The Power of “Off”

The space heater finally died. It was quiet, efficient, warmed the studio which is in a cold part of the house, and after two years, it grew cold and stayed cold.  Two years–average for small appliances. It would cost more to fix than to throw out, so reluctantly I replaced it.

20A-on-off-switchThe new one has a digital temperature reading, a timer, a high- and low speed setting . . . and no “off” switch. I could unplug it to turn it off, but the plug is in an awkward place, difficult to reach. Sure, I can use the digital system to make the requested temperature much lower than the temperature in the room, or click down the timer, but wouldn’t an off switch be simpler?

The digital readout is always on, so it’s sucking up electricity every minute of the day.

Which made me think–our appliances reflect our needs and culture. The first microwave could cook turkeys and came with special browning sauces and powders. Now they have pre-set buttons for heating coffee, warming pizza, popping corn and baking potatoes—because that’s how we use microwaves. Turkey? Of course not.

119709197585381818TzeenieWheenie_Power_On_Off_Switch_red_2.svg.medOur lives no longer have off switches, either. My friends and clients expect me to be available at all times. They are sure I am checking in their Facebook posts, tweets, and their fan pages. They no longer leave voice mails, I’m supposed to notice I missed a call and phone back. Most of my clients text me, emails are not fast enough. The idea that I may be in a meeting, teaching or in bed means nothing. I have to be available. I should point out that I’m not an emergency-room neurologist,  I’m a life coach and a trainer who teaches writing, and an artist.

The millennials–the group of adults who are now between 18 and 28–have never existed in a time when they could be alone. They will survive little more than 30 seconds of silence in a conversation before talking or texting to someone else.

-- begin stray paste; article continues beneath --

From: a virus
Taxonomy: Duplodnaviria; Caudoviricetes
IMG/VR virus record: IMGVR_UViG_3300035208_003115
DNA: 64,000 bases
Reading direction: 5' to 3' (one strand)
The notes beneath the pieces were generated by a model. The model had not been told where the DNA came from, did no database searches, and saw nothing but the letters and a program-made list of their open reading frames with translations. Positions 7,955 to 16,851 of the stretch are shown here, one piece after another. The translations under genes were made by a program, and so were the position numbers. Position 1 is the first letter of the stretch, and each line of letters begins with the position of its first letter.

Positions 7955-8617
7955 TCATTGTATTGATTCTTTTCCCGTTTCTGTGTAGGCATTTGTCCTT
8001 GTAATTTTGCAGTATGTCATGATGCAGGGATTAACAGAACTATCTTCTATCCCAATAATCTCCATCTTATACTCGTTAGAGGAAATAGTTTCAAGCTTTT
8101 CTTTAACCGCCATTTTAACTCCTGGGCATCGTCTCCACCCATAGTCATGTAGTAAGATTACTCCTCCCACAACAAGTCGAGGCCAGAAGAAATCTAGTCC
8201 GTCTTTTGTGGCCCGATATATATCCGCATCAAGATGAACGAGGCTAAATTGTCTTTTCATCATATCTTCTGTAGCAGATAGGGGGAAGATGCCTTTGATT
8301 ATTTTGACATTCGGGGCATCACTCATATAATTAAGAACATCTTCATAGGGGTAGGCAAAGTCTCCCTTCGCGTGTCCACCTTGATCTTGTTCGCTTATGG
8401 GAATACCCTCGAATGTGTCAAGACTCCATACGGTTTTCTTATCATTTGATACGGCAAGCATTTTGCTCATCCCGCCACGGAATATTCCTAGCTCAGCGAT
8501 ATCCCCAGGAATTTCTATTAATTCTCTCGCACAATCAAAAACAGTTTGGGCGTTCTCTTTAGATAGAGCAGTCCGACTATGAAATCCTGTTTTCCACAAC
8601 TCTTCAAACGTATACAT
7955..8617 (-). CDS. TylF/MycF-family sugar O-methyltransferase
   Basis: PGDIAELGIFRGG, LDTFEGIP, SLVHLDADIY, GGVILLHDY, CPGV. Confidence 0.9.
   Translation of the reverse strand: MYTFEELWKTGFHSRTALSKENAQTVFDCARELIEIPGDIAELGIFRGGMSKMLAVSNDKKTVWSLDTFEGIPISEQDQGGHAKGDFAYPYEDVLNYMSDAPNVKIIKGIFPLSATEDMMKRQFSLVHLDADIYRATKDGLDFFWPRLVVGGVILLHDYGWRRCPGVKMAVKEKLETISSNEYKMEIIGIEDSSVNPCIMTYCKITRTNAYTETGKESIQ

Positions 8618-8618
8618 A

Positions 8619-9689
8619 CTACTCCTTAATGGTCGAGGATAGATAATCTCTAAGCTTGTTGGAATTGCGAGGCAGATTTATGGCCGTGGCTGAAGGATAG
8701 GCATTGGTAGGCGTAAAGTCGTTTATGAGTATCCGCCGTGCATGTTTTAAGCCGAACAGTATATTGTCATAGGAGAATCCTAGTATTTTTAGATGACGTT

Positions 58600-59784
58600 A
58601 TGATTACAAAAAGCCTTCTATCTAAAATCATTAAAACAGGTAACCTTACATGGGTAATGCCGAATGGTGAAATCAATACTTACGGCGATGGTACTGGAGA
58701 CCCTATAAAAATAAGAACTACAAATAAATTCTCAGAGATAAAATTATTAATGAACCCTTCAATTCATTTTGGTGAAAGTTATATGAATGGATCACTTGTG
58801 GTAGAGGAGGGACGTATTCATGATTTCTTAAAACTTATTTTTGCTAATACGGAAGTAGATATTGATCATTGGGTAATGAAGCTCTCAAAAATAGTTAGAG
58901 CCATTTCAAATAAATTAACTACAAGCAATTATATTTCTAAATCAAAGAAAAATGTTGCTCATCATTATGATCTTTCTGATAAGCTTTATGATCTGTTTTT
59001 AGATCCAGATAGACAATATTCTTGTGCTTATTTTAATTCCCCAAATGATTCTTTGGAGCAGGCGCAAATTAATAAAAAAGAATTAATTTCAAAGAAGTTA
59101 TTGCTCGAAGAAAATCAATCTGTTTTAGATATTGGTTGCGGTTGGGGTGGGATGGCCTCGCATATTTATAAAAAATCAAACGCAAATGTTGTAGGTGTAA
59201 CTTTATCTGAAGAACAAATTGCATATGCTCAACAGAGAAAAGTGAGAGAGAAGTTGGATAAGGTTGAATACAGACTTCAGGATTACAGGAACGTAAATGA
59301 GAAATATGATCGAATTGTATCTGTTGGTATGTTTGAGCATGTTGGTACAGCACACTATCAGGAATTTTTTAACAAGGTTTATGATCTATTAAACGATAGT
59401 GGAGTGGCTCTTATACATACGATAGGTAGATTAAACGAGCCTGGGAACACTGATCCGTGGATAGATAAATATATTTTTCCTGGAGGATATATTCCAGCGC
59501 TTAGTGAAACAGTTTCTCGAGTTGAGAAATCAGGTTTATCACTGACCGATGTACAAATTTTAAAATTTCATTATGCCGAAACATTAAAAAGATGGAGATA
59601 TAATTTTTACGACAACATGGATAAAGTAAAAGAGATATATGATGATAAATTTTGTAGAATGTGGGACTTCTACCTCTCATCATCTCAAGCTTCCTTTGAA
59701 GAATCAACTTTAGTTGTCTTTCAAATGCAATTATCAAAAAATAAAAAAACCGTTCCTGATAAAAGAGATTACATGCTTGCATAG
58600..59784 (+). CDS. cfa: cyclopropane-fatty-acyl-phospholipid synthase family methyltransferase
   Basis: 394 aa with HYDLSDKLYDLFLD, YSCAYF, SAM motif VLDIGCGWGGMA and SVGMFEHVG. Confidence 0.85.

Thirty-five percent of babies between the age of six weeks and three years have a TV in their room that is on more than two hours a day. We now live in a culture that is always in touch, speaking, connecting. (I’m not sure how much we’re listening. That’s another post.)

In order for me to be fully functional, I need down time. To sleep deeply, to create, to refresh. I have an off switch and I’m willing to use it, even if my space heater can’t.

–Quinn McDonald is a writer, trainer, and certified creativity coach.

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35 thoughts on “The Power of “Off”

  1. I don’t remember exactly where it was, but it was in some hotel or vacation rental where I asked how to turn the television off and the person showed me the standby button on the remote. And when I asked “No, how do you turn it OFF?” they didn’t seem to understand what I meant.

  2. Dear Quinn,
    So glad to hear you talk about off/down time. I work with at-risk youth ages 14 – 17. Their attention cannot be kept by a movie that doesn’t have near constant noise and action. I am very concerned about the mental/emotional status of the future generations who don’t know how to turn off/relax.

    • My worry is that by the time I’m ready for The Home, it will be a constant-noise, constant-TV, bright flashing light kind of place with crap food. Because that’s what we are telling kids is “normal.”